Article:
The Olympic Games of Tokyo 2020 (now 2021), could it be an urban laboratory for transport experiments? The Games of 1964 have a very positive image in the Japanese imagination. The Japanese government had shown its technological skills by building the Shinkansen and the major urban highways of Tokyo. The 2020 edition is much less ambitious in terms of construction: renovation of the 1964 venues, reconstruction of the Olympic stadium, construction of the Olympic village and the media centre. These last elements are located on the bay of Tokyo, in the waterfront district at the heart of the urban renaissance policies promoted by successive governments since the 2000s.
In order to connect the Olympic venues, the central government and the metropolitan authorities are focusing on the construction of additional urban highways and bridges on Tokyo Bay, and on the establishment of a hydrogen-powered High-Service Bus line to reach the village, as well as on vehicles for individual or collective use provided by the IOC’s major partner: Toyota.
The announced postponement of the Games to 2021 creates a completely new research field: the Olympic and Paralympic Games are almost ready, but postponed by one year. This postponement not only has financial consequences for the International Olympic Committee and the Japanese authorities, but also challenges some of the experiments planned in this context, particularly with regard to urban mobility. From the policy of encouraging companies to shift the working hours of their employees, the experiments with hydrogen and/or autonomous vehicles, as well as the presentations of various types of robots, the observation of Tokyo during the summer and autumn of 2020 will make it possible to clearly distinguish between what the organizers wanted to set up in a sustainable way for the city, and what is a matter of simple communication.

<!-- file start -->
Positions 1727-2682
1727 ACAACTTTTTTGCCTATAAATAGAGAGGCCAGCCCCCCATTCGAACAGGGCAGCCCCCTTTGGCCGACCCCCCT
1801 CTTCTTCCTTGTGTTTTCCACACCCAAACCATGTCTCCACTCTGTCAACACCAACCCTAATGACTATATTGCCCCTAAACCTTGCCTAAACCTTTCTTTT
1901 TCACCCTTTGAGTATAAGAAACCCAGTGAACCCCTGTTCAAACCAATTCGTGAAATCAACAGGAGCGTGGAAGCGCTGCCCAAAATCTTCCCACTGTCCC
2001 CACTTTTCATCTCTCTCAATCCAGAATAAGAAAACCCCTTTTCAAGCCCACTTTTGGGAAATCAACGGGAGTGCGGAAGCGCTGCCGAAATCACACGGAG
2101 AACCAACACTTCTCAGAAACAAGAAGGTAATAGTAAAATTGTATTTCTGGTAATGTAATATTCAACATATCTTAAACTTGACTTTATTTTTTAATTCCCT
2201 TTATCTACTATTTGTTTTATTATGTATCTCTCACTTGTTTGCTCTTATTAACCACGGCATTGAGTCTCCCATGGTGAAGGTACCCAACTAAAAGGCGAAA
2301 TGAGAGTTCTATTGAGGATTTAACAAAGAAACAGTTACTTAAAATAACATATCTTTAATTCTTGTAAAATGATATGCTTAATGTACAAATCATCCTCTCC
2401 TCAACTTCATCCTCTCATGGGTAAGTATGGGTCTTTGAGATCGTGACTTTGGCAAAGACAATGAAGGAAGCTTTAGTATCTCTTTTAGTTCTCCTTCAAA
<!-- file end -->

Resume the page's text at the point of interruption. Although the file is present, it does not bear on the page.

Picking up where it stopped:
This postponement changes everything, and we will try to understand the consequences for the organizers, the experiments and the urban policies on the horizon of the probable Tokyo 2021 Games.
Alexandre Faure (EHESS, FFJ) is a postdoctoral fellow at FFJ and coordinates the research axis: “Rethinking Global Cities: Global Issues and Local Practices”. He is also in charge of coordinating the editorial board of FFJ. Alexandre Faure integrated EHESS to study the relationship between political time and the temporalities of urban planning on different cases of study (renovation of the Halles de Chambéry – french Alps, Urban Renovation Master Plan in the suburb of Paris) and wrote his thesis with a doctoral contract at the Centre de Recherches Historiques (CRH) under the direction of Marie-Vic Ozouf-Marignier. His thesis which also focused on political and urban time, aimed at explaining the phenomenon of metropolisation in the parisian region in a multidisciplinary approach, mixing speeches, the study of urban planning documents and geopolitics of actors.
Alexandre Faure, « Financer un projet hors-norme : le nouveau réseau de métro du Grand Paris (2008-2018) », Belgeo [En ligne], 4 | 2019, mis en ligne le 04 février 2020. URL : http://journals.openedition.org/belgeo/36271
Moderator: Adrienne SALA (IFRJ-MFJ)
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